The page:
I suspect radio show hosts are professionally predisposed to believing they're being listened to, even in the absence of convincing evidence...
1770 posts • joined 6 Sep 2013
Stalk my pals on social media and you'll know that the next words out of my mouth will be banana hammock
Re: Why buy from them anyway?
Unless you're hooked on a constant 'upgrade' cycle and depend on expensive credit to support your habit, why would you consider buying a phone from a network provider? The principle rather reminds me of the compulsory rental you used to pay the GPO for the privilege of having a huge ungainly bakelite monstrosity sitting on a hall table ready for the one call a week from a distant elderly relative.
Amazon Mime: We train (badly) an AI love bot using divorce bombshell Bezos' alleged sexts to his new girlfriend
Dozens of .gov HTTPS certs expire, webpages offline, FBI on ice, IT security slows... Yup, it's day 20 of Trump's govt shutdown
Facebook Like, social sharing buttons on your website may land you in GDPR hot water if data goes a-wanderin'
Re: This was the case...
Until the social media giants exercise their rights and prevent third parties publishing colourless images of their trademarks...
Making the tracking optional doesn't really solve the problem - people really don't have any clue about the full consequences of opting in and are unlikely to accept that, say, foreign governments could start influencing their voting intentions as a result. The whole business model needs to be outlawed.
IBM: Co-Op Insurance talking direct to coding subcontractor helped collapse of £55m IT revamp project
"Blame the customer" is not new
Back in the old days, I had a vacation job at an IBM sales office; this was a period when the focus was on shifting iron. The cardinal rule was that if a customer asked if an IBM computer could perform a specific task, the answer was always "yes": the hardware could do it and it was the customer's problem to get the software written and if they'd shelled out for an expensive piece of kit and found the task beyond them, it was their lookout.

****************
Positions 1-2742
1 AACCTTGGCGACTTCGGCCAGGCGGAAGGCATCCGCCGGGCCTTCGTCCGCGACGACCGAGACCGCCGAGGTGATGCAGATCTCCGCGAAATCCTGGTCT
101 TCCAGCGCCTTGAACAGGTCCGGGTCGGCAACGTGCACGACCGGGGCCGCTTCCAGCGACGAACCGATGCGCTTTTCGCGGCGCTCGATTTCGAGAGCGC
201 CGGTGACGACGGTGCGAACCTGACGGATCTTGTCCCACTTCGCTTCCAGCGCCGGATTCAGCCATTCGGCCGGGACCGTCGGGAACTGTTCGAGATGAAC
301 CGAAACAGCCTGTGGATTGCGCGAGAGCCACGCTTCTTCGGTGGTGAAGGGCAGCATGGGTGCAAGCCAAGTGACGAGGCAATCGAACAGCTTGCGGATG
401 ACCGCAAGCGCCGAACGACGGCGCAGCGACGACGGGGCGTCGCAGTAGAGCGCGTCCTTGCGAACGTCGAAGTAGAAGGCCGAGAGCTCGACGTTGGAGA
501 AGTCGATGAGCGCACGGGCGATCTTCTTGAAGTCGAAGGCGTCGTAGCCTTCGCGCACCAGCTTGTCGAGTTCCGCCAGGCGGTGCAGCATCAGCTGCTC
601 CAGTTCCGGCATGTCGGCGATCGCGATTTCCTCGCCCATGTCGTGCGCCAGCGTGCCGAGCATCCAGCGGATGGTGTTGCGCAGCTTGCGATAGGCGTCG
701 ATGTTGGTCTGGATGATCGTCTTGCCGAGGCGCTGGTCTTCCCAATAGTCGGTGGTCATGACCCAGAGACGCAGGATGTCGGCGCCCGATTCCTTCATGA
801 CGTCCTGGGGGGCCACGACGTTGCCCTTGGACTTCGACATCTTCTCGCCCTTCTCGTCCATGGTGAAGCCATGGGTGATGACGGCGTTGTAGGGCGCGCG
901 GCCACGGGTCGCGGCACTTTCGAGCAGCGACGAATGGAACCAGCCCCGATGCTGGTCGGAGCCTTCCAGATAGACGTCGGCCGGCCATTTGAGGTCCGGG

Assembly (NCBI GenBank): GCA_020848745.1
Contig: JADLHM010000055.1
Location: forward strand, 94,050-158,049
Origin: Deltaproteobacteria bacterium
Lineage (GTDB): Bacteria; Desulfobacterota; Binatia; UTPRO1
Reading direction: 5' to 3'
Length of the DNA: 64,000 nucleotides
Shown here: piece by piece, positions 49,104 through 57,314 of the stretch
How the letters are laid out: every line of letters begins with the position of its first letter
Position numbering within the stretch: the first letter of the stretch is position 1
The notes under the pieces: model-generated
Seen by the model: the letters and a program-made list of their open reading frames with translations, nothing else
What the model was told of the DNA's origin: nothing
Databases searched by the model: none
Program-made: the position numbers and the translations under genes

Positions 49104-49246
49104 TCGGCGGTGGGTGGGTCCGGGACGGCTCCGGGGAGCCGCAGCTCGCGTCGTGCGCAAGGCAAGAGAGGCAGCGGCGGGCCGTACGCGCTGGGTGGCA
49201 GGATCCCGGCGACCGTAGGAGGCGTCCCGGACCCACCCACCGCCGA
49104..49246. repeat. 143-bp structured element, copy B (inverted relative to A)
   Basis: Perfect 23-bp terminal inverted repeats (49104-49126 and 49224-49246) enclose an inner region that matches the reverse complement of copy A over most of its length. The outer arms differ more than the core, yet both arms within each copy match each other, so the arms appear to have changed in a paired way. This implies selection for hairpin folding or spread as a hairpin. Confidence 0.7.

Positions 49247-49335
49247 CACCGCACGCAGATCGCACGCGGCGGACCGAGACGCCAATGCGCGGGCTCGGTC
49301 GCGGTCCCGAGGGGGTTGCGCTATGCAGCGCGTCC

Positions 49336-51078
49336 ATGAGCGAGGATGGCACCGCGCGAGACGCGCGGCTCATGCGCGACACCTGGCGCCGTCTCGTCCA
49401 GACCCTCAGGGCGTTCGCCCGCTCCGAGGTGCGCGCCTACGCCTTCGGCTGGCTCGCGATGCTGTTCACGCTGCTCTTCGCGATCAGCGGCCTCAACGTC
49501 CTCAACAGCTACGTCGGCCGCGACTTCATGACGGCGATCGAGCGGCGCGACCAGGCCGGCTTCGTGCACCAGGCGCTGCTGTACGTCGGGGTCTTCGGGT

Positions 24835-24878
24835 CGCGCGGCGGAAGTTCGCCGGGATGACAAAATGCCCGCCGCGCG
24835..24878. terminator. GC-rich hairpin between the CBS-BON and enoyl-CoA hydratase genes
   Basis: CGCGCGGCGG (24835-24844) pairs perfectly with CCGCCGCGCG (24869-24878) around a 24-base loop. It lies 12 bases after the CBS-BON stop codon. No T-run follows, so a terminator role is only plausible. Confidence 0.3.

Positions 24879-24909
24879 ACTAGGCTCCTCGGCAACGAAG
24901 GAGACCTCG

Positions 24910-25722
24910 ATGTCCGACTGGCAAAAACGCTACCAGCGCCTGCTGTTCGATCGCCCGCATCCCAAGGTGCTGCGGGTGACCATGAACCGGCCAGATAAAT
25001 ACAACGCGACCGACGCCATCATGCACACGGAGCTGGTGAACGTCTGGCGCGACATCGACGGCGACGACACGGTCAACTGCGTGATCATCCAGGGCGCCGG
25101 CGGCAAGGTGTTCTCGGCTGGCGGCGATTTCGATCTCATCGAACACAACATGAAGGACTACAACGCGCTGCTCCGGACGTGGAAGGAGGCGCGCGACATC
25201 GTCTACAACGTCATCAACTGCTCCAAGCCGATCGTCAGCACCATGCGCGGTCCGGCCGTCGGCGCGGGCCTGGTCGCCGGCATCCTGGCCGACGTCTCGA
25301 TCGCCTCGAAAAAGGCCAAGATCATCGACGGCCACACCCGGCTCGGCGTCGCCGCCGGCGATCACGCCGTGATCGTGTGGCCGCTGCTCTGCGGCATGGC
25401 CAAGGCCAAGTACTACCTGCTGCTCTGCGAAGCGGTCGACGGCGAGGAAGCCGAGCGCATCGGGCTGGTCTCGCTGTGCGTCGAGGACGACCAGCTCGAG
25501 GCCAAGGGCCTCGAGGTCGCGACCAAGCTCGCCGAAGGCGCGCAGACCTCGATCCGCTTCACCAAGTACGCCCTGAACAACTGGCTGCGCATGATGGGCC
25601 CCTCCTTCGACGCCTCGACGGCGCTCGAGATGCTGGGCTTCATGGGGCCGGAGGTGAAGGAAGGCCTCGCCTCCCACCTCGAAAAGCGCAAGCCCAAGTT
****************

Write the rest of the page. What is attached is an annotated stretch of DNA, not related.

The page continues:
I couldn't presume to say whether such attitudes persist today, but I would have thought that a contract for delivery of software offered rather more scope for creative interpretation if one were so minded.
Re: Funding cuts lead to this
didnt labour remove police powers to do pretty much anything but fine motorists and victims who defended themselves
I, for one, voted Conservative so that I could destroy, in defense of myself and my family, the vehicles that are responsible for shortening the lives of at least 38,000 people per year without fear of legal retribution.
Mind you, I've got a bad case of buyer's remorse.
Re: I tend to mistrust these attributions
how can you tell the difference?
Well, China has a major state programme in place to control and monitor its citizens' internet access, so there is a reasonable argument that exfiltration of data on such a scale and over such a long period could not have happened without at least tacit facilitation.
Other countries have major state programme in places merely to monitor citizens' internet access, so there is a reasonable argument that exfiltration of data on such a scale and over such a long period could not have happened without their choosing to look the other way.
There's a difference - but whether it's more than semantic, I'm really not sure...
The user has no freedom but to consent
Possibly worth pointing out that there is a little message at the bottom of this page that says: